NEW YORK (AP) — It's a rite nearly as old as television: the morning after a new show premieres, network executives wait impatiently for the Nielsen company's estimate of how many people watched, and rush to report the first sign of a hit.
Leaders at the FX network are trying something new: They're no longer talking publicly about how their programs do on opening night, believing those numbers don't accurately reflect how many people see their shows. Instead, they're waiting a few days to see how many people catch up via time shifting.
Inside baseball perhaps, but also a vivid illustration of how TV viewing is changing, particularly for the scripted dramas that dominate at FX.
Less than a decade ago, the vast majority of people watched a show when a network scheduled it.
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FX's "Sons of Anarchy" averaged 2.6 million viewers a week in 2006, with 2 million people watching live and another million within 24 hours, Nielsen said. Last year, each episode averaged 7.5 million viewers over a week's time, although only 3.2 million saw it "live." The rest watched on DVD, on demand, online or in FX repeats during the week.
Fully two-thirds of "Homeland" viewers on Showtime last year watched later than its first airing. The Fox series "Sleepy Hollow" had 10.1 million people watch live and another 10.1 million on various time shift options.
The early numbers, besides poorly representing a show's true audience, can blatantly mislead, said FX President John Landgraf. For his network's "Tyrant," overnight ratings showed that 13 percent fewer young viewers watched the second episode as watched the premiere. But when Nielsen's numbers for viewing over three full days came in, viewership was actually up 9 percent.
It gets under CBS' skin when NBC touts "America's Got Talent" as summer's most popular network show. That may be true in the overnight numbers, but CBS shows "Under the Dome" and "Extant" surpass it when time-shifted viewing is taken into account, said CBS research chief David Poltrack. Reality shows, sports and news are most commonly watched when they air.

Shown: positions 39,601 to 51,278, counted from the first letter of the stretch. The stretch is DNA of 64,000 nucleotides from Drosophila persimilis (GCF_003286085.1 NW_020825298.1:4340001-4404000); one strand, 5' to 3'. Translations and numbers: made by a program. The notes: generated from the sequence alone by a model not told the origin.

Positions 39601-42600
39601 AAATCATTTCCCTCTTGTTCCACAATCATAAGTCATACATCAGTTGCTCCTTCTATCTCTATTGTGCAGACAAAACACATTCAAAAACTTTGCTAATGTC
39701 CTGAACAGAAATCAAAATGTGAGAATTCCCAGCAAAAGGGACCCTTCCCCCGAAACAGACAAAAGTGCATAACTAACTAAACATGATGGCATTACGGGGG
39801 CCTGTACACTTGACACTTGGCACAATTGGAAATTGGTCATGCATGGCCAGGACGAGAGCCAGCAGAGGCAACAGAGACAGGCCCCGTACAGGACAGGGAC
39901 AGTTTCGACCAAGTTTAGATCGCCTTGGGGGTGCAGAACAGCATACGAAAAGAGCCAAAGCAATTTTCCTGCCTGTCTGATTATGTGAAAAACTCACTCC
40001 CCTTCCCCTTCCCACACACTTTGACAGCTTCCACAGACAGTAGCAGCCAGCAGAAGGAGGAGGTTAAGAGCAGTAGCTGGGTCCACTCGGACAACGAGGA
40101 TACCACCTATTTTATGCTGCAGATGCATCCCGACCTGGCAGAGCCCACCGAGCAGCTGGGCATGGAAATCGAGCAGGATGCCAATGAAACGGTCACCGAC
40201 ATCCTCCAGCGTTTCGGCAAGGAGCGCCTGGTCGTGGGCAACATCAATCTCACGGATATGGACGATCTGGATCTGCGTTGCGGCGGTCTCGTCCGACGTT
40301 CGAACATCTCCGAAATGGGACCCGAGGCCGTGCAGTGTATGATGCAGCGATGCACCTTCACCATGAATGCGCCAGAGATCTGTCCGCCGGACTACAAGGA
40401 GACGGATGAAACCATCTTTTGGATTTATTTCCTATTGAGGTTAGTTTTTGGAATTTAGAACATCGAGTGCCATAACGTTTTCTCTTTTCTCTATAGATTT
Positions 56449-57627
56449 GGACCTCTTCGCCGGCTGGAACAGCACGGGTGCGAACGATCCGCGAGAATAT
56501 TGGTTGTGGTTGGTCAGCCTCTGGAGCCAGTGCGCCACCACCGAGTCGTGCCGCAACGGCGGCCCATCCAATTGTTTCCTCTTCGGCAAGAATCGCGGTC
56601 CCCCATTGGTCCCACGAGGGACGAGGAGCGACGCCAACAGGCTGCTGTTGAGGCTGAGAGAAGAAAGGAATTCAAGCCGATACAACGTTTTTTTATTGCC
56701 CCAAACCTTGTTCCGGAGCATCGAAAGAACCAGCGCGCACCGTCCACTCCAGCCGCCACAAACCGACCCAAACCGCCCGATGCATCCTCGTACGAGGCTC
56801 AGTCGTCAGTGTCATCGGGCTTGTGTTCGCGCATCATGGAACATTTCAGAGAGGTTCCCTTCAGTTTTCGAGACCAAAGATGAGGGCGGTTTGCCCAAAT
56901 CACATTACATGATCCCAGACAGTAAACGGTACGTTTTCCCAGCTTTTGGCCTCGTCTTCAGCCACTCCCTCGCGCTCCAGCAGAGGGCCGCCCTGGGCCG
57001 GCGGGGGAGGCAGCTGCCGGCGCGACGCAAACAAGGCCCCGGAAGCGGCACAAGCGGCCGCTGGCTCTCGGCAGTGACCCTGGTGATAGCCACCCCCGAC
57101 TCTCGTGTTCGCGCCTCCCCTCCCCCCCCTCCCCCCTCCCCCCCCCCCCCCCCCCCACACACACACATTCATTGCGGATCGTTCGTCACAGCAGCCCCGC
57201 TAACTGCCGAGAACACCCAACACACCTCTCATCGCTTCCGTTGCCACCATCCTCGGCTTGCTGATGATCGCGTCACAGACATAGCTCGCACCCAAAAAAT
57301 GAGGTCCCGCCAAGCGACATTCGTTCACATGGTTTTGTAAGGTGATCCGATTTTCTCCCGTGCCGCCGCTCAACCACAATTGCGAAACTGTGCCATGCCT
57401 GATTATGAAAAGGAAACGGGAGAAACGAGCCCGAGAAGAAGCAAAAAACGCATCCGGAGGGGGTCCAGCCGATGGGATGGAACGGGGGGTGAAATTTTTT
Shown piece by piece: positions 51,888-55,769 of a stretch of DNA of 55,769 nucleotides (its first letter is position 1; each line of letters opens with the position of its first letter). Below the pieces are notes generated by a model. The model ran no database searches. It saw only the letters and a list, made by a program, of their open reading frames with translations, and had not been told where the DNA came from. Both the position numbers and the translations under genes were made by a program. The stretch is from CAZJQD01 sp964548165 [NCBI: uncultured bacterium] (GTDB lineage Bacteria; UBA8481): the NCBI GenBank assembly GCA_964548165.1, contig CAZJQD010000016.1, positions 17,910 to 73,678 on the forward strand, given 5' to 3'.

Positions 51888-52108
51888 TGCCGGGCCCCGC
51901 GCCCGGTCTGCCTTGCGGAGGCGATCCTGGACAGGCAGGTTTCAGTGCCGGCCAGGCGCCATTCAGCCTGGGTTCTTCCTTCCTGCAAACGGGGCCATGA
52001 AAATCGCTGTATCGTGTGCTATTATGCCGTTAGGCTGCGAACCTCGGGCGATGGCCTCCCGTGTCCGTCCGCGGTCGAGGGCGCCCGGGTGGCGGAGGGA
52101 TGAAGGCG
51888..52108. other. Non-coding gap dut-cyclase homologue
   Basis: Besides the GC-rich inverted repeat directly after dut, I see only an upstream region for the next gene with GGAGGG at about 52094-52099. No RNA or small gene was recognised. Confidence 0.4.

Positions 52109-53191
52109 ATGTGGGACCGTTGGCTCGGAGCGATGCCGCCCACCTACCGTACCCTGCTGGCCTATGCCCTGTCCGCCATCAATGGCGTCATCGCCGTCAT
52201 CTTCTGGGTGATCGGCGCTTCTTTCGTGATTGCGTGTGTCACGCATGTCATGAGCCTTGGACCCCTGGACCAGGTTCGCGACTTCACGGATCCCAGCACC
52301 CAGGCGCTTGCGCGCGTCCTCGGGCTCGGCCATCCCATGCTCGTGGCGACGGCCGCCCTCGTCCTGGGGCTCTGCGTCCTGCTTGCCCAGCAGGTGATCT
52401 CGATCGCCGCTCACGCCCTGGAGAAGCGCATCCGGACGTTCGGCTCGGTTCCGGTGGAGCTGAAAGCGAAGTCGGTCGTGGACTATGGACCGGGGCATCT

Besides the overnight numbers, Nielsen measures how many people watch a show within three days of its first airing, and within a week. Landgraf said it's fairer to make judgments on a show after three days. FX bases its advertising sales on how many people watch a show's commercials within three days.
Landgraf said he hoped other networks follow his lead. He realizes his stance is risky. Even if FX doesn't report its overnight numbers, other networks know them and can tell the world.
"It gives our competition ... the opportunity to do mischief," he said. "Are we all going to slit each other's throats? Are we like rats in a cage, or are we going to recognize the fact that the consumer is changing the way he or she consumes our content?"
Landgraf said he waited to take his stand until after the premiere of "The Strain," which is one of the biggest initial hits in the network's history, so people wouldn't question his motives. "The Strain" did very well in the overnight numbers with 2.99 million and increased to 4.73 million within three days.
Robert Seidman, co-founder of the TV by the Numbers website, said FX's move is partly a publicity stunt. Overnight numbers still solidly represent how one program is doing against a competitor. For a cable network like FX, the value in promoting how many people watch a program over time comes when negotiating with cable or satellite providers over how much money they will pay to carry a network.
Even if Landgraf won't talk about the overnight numbers, Seidman said people shouldn't make the mistake of thinking he isn't paying attention.
"Whatever they say, whenever they get into the office the day after a premiere, they're looking at the first shred of numbers that are available," he said.